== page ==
Sekulow’s statement calling for a second special counsel, which was first reported by Axios, comes after Fox News published an article on Monday that said the wife of an official in the Justice Department was employed during the campaign by Fusion GPS, the opposition firm behind a controversial dossier of Trump opposition research.

The president’s attorneys, according to Axios, fault the FBI and the Justice Department under Attorney General Jeff Sessions for the probe into Russia’s election meddling and any potential ties between Trump campaign staff members and the Kremlin.

Trump has repeatedly called the probe a “witch hunt,” arguing Democrats are using Russia’s attempts to interfere in last year’s presidential election as an excuse for their loss.

“As the phony Russian Witch Hunt continues, two groups are laughing at this excuse for a lost election taking hold, Democrats and Russians!” Trump said in July.

[The Hill]

Reality

Trump’s lawyers display a fundamental misunderstanding of how special councils work. First, there has to be a crime, and Mueller and the FBI haven’t committed one. Second, a Special Council office was created because of the recusals of Attorney General Jeff Sessions and Deputy Rod Rosenstein. And finally, a President of the United States calling for an investigation into the investigators, who have already secured two indictments and another two pleas, is not what happens in a democracy.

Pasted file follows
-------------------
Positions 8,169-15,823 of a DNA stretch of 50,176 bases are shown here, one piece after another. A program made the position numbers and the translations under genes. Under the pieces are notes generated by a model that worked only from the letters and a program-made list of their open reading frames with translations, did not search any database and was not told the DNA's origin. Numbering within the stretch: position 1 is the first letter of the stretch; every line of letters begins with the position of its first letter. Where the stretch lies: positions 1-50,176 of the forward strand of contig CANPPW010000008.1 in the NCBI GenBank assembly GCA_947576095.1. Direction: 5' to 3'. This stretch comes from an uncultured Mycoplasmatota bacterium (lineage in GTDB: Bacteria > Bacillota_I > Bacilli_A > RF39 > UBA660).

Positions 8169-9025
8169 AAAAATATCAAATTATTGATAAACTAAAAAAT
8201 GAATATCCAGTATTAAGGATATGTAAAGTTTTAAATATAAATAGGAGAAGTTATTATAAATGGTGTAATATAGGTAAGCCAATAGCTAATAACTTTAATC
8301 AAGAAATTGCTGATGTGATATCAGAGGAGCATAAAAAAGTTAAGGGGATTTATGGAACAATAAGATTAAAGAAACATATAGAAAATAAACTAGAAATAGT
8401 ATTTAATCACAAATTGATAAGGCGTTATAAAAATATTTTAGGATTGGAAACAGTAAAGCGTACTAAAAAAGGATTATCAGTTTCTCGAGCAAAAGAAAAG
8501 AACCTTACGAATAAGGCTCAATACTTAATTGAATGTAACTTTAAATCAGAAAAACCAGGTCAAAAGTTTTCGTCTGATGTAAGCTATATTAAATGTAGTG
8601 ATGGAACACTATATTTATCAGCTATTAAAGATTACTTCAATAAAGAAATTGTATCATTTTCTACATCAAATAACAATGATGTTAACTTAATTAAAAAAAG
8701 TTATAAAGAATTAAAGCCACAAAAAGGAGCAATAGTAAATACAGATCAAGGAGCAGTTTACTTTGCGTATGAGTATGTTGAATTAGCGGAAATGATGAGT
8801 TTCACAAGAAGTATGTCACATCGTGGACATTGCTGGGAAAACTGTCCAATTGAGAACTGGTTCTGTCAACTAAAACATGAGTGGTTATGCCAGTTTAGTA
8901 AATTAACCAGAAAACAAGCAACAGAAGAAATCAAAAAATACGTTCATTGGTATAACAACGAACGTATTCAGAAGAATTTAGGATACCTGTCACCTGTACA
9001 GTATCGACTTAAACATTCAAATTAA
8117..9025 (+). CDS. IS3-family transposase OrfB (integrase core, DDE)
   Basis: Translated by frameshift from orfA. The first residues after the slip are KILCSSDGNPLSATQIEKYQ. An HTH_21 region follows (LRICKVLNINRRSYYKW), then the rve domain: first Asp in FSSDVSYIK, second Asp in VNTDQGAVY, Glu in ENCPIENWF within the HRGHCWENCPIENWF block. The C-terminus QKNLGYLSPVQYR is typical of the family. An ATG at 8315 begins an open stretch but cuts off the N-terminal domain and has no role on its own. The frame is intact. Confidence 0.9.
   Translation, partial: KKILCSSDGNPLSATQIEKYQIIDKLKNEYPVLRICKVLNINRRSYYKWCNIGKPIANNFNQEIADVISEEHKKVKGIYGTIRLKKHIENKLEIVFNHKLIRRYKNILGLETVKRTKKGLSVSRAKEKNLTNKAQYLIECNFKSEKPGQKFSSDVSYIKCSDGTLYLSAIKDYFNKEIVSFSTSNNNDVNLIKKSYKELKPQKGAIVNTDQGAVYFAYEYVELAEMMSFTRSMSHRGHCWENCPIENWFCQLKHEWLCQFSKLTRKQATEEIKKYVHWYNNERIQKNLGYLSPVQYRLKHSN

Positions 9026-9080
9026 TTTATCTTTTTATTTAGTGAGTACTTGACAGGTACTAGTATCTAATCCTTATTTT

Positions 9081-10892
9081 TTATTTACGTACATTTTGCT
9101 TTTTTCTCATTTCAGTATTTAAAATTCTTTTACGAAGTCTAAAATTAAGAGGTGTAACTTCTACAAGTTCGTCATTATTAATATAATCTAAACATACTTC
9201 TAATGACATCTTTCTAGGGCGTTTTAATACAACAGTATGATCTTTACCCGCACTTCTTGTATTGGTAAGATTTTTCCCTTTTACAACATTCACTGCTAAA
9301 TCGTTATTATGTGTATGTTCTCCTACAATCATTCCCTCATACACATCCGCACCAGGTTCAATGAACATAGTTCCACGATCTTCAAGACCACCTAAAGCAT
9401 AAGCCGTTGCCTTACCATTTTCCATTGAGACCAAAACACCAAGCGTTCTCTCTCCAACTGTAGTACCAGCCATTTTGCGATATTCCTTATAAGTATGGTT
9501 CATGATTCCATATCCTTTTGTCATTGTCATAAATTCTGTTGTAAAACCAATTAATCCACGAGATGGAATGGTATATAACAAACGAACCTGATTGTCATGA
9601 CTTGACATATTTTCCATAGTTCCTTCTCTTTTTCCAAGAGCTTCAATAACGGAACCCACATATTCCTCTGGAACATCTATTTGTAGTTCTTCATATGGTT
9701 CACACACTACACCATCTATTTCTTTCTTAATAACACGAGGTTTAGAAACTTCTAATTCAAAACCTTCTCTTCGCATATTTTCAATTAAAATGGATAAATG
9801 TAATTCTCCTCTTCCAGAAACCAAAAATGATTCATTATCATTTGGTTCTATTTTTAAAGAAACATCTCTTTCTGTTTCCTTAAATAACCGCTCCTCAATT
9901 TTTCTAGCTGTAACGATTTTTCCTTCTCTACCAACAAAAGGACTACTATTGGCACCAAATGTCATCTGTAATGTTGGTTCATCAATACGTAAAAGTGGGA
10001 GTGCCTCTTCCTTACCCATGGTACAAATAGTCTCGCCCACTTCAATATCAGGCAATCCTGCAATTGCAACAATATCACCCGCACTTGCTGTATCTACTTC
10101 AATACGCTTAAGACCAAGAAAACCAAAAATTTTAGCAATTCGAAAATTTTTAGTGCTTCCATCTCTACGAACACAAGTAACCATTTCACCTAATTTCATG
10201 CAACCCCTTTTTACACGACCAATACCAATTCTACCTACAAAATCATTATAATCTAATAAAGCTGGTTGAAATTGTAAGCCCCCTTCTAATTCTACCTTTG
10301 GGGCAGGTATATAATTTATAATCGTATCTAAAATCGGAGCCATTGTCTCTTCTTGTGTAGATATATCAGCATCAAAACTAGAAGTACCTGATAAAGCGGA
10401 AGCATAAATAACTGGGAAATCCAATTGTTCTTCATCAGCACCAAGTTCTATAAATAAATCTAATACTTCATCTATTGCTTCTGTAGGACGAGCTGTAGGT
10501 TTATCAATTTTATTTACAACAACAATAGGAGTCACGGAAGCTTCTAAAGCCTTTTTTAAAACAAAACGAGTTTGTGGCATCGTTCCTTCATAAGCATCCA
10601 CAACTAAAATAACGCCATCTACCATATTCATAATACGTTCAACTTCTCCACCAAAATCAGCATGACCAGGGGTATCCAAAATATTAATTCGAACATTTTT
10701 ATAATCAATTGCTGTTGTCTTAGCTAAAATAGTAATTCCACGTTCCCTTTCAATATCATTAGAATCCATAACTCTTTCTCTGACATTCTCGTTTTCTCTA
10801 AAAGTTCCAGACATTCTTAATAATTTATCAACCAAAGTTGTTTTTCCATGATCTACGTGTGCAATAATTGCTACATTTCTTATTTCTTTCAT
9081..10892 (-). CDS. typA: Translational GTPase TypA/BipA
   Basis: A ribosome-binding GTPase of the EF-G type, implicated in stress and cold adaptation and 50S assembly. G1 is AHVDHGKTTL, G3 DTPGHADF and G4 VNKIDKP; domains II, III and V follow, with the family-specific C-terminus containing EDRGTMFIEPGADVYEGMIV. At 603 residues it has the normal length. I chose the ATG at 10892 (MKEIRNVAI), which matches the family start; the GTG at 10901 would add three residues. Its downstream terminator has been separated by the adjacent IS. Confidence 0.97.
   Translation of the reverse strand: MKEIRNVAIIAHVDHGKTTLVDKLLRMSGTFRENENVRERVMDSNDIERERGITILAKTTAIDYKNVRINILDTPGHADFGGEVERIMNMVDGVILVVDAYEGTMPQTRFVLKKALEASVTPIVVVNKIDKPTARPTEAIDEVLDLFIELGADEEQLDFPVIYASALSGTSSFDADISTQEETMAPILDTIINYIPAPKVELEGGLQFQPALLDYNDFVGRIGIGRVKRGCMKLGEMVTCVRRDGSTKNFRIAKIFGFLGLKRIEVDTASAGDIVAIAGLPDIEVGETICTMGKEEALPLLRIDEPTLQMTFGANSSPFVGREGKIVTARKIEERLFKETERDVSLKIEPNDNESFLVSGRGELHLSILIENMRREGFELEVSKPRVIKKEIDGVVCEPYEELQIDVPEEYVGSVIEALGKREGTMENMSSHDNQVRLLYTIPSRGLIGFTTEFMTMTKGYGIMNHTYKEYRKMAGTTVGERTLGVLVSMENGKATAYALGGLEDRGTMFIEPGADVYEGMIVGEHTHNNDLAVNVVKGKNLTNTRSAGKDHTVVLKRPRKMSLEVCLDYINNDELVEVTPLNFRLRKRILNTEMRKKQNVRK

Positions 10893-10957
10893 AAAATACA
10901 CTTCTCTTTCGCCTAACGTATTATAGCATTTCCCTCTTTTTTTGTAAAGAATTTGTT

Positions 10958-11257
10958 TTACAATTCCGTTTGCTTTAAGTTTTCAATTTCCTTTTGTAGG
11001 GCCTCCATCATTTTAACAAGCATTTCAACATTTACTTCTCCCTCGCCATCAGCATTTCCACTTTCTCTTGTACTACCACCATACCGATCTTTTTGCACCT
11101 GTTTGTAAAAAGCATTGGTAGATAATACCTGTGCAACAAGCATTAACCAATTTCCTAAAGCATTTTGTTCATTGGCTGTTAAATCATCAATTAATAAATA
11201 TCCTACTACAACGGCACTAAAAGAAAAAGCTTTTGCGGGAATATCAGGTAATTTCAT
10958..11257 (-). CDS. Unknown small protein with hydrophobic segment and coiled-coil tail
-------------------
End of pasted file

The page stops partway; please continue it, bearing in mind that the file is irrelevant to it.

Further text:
Mueller: Manafort Worked With Russian Operative Last Week

Special counsel Robert Mueller’s office filed court papers to the U.S. District Court of D.C. on Monday opposing the release of Paul Manafort on bail later this month due to “newly discovered facts [that] cast doubt on Manafort’s willingness to comply with this Court’s Orders.”

According to Mueller, Manafort ghostwrote an op-ed alongside a “long-time Russian colleague” who is “currently based in Russia and assessed to have ties to a Russian intelligence service.” Manafort worked on the op-ed as late as Nov. 30—nearly a month after he was indicted by Mueller’s team. Mueller called for GPS monitoring and a “fully secured bond of unencumbered real estate.”

Mueller noted that even if the op-ed were truthful, it would be a violation of a Nov. 8 court order to “not try the case in the press.”

The editorial, Mueller wrote, “clearly was undertaken to influence the public’s opinion of defendant Manafort, or else there would be no reason to seek its publication.”